Play Live Radio
Next Up:
Available On Air Stations
Arts & Life

Personalities: At Home with Baxter Black

Baxter Black, cowboy poet
Source: East Valley Tribune, Tempe, AZ

In Chuck Anderson's first interview with Baxter Black, the duo had a strong rapport. So, Chuck had to visit Baxter again. This time, it was in Baxter's home in Brighton, CO.

The two men picked up right where they left off, which was basically when Chuck lost control over the interview and Baxter switched roles.

Baxter welcomed Chuck to his home, apologizing for a "missing wall" that he removes every summer. Chuck was so comfortable in his environment, he forgot to introduce himself until the second minute of the interview.

The men were very observational comedians throughout the interview, first noticing Baxter's wife roaming around. Baxter introduced her to the listening audience, giving them a detailed image of her appearance, almost like a commentator telling the physical stats of an athlete.

Baxter Black introduces his wife like a sports commentator introduces the physical stats of an athlete.

Chuck was stunned how Brighton made no mention of Baxter on its welcome sign. Baxter, in his mind, was an underrated celebrity. Baxter said the original sign which did mention his name was burned down when he was "mayor" of the town.

Baxter talks about his brief stint as "mayor" of Brighton, CO.

The men then went off on another tangent (a common habit between them), talking about their recent trip to a 7-Eleven, where Baxter was looking for a compressor for a drip sprinkler. Chuck made an interesting assumption about the lady behind the counter.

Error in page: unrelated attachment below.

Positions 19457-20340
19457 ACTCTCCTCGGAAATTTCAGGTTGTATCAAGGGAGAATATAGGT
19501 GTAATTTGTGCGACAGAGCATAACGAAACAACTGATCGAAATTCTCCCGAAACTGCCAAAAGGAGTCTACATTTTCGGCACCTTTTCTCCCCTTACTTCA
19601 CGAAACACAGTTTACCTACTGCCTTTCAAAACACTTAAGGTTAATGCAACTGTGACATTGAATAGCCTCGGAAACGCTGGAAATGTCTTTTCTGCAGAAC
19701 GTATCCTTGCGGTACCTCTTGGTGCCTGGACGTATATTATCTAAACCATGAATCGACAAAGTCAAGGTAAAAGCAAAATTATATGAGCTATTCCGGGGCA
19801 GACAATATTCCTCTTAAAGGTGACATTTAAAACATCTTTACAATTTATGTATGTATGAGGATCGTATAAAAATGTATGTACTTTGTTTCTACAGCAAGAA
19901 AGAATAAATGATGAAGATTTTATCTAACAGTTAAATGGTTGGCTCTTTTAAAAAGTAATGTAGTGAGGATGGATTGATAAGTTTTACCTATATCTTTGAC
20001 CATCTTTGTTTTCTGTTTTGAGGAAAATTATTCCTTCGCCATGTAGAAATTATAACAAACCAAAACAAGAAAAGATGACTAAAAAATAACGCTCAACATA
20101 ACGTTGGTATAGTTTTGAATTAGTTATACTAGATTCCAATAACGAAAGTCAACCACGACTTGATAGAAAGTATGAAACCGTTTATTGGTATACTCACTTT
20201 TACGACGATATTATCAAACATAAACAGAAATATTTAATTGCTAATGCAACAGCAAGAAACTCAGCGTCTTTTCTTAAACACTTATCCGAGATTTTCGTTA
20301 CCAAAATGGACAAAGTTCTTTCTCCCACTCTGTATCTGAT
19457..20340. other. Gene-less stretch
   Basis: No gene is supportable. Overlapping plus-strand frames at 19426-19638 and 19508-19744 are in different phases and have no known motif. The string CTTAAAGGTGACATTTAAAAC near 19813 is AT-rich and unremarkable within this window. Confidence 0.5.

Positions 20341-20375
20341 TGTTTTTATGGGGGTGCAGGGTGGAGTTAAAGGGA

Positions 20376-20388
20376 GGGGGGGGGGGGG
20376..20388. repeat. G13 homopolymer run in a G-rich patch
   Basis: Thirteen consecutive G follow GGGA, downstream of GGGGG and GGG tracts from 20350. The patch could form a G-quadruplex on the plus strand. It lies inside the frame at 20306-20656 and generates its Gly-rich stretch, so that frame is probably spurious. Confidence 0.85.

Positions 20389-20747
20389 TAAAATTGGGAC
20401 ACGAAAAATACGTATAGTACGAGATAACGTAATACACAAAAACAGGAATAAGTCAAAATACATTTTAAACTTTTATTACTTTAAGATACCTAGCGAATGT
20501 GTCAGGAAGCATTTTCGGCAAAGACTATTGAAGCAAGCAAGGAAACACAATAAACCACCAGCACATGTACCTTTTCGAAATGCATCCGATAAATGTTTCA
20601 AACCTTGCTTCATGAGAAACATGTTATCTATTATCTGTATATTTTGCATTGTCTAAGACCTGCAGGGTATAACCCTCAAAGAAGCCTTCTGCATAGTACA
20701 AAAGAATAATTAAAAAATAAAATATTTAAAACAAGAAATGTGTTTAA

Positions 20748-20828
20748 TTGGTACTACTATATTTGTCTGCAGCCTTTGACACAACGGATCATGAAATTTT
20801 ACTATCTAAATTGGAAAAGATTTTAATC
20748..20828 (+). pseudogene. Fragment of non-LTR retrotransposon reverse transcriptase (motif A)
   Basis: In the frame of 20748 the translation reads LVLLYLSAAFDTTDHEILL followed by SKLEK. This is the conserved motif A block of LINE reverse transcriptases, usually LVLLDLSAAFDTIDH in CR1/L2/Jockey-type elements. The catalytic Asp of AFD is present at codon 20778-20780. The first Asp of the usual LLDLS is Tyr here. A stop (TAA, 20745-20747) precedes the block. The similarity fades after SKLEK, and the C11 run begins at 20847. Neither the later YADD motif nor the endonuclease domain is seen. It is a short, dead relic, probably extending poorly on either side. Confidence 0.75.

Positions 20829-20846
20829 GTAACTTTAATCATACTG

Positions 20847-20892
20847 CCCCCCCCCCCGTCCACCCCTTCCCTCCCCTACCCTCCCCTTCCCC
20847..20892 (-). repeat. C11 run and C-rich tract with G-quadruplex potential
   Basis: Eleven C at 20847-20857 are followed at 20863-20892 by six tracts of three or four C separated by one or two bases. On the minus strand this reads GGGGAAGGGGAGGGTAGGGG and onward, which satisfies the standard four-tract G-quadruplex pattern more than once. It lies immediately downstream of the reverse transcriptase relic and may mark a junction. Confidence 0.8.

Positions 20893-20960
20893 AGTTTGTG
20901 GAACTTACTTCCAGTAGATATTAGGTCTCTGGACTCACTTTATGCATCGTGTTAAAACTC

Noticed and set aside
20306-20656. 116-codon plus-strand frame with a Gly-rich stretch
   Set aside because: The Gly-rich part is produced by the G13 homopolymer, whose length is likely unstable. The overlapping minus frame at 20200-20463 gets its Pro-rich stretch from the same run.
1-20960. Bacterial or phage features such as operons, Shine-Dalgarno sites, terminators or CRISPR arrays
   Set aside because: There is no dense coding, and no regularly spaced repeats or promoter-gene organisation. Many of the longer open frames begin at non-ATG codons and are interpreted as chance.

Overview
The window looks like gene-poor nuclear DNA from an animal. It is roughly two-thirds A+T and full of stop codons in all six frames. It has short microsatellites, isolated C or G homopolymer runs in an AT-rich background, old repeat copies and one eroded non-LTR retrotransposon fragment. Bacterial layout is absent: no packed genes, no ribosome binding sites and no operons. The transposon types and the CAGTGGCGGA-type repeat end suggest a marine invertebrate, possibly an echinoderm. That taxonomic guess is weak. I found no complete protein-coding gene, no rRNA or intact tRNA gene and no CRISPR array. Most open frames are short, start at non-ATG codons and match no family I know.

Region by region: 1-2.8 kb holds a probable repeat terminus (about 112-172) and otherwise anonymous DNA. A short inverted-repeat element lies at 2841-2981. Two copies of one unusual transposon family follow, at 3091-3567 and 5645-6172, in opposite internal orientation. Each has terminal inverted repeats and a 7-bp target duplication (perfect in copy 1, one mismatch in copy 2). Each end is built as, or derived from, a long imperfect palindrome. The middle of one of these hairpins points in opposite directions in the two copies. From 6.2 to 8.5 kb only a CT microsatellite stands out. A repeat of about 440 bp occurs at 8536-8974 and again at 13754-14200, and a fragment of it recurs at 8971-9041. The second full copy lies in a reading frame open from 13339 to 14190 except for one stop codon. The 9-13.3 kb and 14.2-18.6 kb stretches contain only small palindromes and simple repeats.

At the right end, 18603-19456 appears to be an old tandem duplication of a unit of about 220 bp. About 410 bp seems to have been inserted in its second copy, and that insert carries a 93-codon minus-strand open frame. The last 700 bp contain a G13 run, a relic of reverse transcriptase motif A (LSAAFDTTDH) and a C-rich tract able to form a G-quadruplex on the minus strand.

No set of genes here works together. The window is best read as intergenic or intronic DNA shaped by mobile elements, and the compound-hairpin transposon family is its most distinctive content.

Chuck and Baxter recall a fond moment when Chuck thought an Oriental lady at the 7-Eleven was a native Coloradan.

Baxter then brings up his career, talking about his new book, Hey Cowboy, Wanna Get Lucky?, which has been on different bestseller lists. Chuck brings up Baxter's secretary, Cheryl, who he jokes is secretly ciphoning off the success of her famous boss.

Chuck reveals to Baxter that his secretary, Cheryl, is secretly feeding off his success.

Both men discover that they share a passion for the outdoors, in the form of trout fishing and hunting.

Chuck talks about his special lure for trout fishing and Baxter describes how he bartered his performances for antlers.

And to end the visit, Baxter performs another of his cowboy poems.

Baxter reads a poem that takes place in a conversation about a one-horned cow.

For Anderson's full interview with Baxter Black, listen here.

Chuck Anderson's full interview with Baxter Black

Related Content